Kenya is the biggest and most advanced economy in east and central Africa. The country is mostly known for its tea and tourism industry. However East and Central Africa’s biggest economy has posted tremendous growth in the service sector, mainly boosted by rapid expansion in telecommunication industry.
Kenya is the birthplace of mobile money. The innovation is called M-Pesa. Kenyans use the service today to pay for water and electric and cable bills, as well as for their children’s schools. They can use it to make purchases at certain stores and can withdraw or deposit their money through a network of more than 2,000 sales points throughout the country.
Nairobi, Kenya’s largest city and capital, is also an extremely active place for geeks, entrepreneurs and activists. One of the meeting points is the iHub, a co-working space the offers a laboratory, a networking hub and a funding through its connected incubators and investment firms. The iHub is also associated with the birth of Ushahidi, the best-known African software platform, which allows users to create crowdsourced maps for reporting everything from voting fraud to locating aid stations during catastrophes.
The fashion and garment industry is however faced with hard to tackle challenges.
The influx of cheap imports from Asia and second hand garments from Western countries pose unfair competition to local producers. African producers cannot compete with more efficient and subsidized firms from Asian countries that are producing all kinds of products, capturing all markets at competitive prices.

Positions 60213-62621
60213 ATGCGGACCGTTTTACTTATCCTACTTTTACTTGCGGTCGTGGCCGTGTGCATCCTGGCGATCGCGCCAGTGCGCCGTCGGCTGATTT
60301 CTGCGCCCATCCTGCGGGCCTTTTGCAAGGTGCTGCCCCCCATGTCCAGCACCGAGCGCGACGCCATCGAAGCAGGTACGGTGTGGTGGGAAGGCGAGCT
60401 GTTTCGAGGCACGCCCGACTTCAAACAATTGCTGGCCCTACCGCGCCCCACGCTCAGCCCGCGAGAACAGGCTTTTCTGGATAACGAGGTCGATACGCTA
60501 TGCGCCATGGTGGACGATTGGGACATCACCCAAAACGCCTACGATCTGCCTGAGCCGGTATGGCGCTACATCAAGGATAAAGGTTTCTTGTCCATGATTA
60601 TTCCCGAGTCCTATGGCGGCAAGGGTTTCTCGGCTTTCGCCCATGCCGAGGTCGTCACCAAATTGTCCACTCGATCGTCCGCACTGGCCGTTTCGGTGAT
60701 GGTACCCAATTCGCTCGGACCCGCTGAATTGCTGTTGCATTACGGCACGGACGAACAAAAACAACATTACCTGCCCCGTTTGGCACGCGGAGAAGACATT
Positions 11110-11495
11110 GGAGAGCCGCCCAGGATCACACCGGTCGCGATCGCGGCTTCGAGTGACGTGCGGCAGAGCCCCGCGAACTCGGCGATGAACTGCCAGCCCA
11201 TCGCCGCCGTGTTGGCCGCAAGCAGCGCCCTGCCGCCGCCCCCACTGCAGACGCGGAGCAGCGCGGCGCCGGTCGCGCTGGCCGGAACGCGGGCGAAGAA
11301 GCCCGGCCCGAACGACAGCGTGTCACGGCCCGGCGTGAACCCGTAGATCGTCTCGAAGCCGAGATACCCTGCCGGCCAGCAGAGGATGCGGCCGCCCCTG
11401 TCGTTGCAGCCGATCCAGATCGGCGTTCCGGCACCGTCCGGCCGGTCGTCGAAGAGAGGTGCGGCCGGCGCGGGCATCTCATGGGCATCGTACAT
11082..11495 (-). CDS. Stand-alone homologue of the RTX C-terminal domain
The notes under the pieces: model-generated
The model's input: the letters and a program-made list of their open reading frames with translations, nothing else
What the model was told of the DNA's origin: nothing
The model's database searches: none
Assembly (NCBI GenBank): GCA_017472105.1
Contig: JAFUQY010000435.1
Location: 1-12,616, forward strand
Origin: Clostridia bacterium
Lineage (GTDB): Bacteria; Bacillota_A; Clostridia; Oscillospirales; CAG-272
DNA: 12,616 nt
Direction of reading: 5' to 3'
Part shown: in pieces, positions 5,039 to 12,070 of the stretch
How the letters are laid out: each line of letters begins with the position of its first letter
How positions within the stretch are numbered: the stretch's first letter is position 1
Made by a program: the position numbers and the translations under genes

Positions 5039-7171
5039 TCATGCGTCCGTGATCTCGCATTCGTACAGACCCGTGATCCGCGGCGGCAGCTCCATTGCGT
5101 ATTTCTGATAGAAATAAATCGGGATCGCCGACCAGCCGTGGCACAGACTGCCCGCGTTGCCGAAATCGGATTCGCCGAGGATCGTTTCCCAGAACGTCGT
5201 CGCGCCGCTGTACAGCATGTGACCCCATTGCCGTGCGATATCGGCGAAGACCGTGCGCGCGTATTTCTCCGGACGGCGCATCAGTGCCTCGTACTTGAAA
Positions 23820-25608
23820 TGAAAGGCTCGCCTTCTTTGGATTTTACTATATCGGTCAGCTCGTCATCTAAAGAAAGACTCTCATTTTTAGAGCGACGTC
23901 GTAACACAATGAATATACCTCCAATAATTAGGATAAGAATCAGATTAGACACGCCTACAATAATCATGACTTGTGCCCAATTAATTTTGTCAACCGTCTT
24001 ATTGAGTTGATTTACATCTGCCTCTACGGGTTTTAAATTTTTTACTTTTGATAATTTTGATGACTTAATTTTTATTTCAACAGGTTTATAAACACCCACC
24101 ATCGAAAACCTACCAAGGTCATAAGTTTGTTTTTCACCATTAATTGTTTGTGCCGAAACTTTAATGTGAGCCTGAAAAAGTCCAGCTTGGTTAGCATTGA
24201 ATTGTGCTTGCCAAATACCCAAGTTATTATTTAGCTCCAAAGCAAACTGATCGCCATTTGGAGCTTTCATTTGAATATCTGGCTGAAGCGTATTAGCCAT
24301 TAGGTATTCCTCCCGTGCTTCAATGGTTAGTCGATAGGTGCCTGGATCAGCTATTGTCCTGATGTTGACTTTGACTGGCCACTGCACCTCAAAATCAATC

In addition the lack of trained manpower, high cost of production, competition, unfavourable working conditions and lack of government support are problems facing the Kenyan apparel industry.
One of the few garments still produced are the traditional Kenyan Kikoys and the Massai shuka blankets which we are also offering on www.dubaruba.com. The traditional Massai shuka is usually worn by the young Massai warriors. The shuka is a basic piece of fabric that can be worn in a variety of ways. Usually it is tied over each shoulder with a third draped over the top. It was initially made out of animal skin, mostly cow hide that was then dyed with the red earth. Nowadays the main material used to make the shuka is cotton. The most common colour is a bright red, but blue, purple and orange shukas are also used by Massai men. The bright colours stand out in the dry grasslands in which the Massai live – hardly camouflage yet it affords them protection from predators.
Other made in Kenya products on our platform are the colourful Massai hand-woven carpets from a family that lives in Nairobis biggest slum Kibera and the beautiful necklaces by Kenyan-Italian designer Laura Paglieri. She combines hand batik dyed bone from Kenya with upcycled glass beads from Ghana and fine Italian enamel coloured brass chains.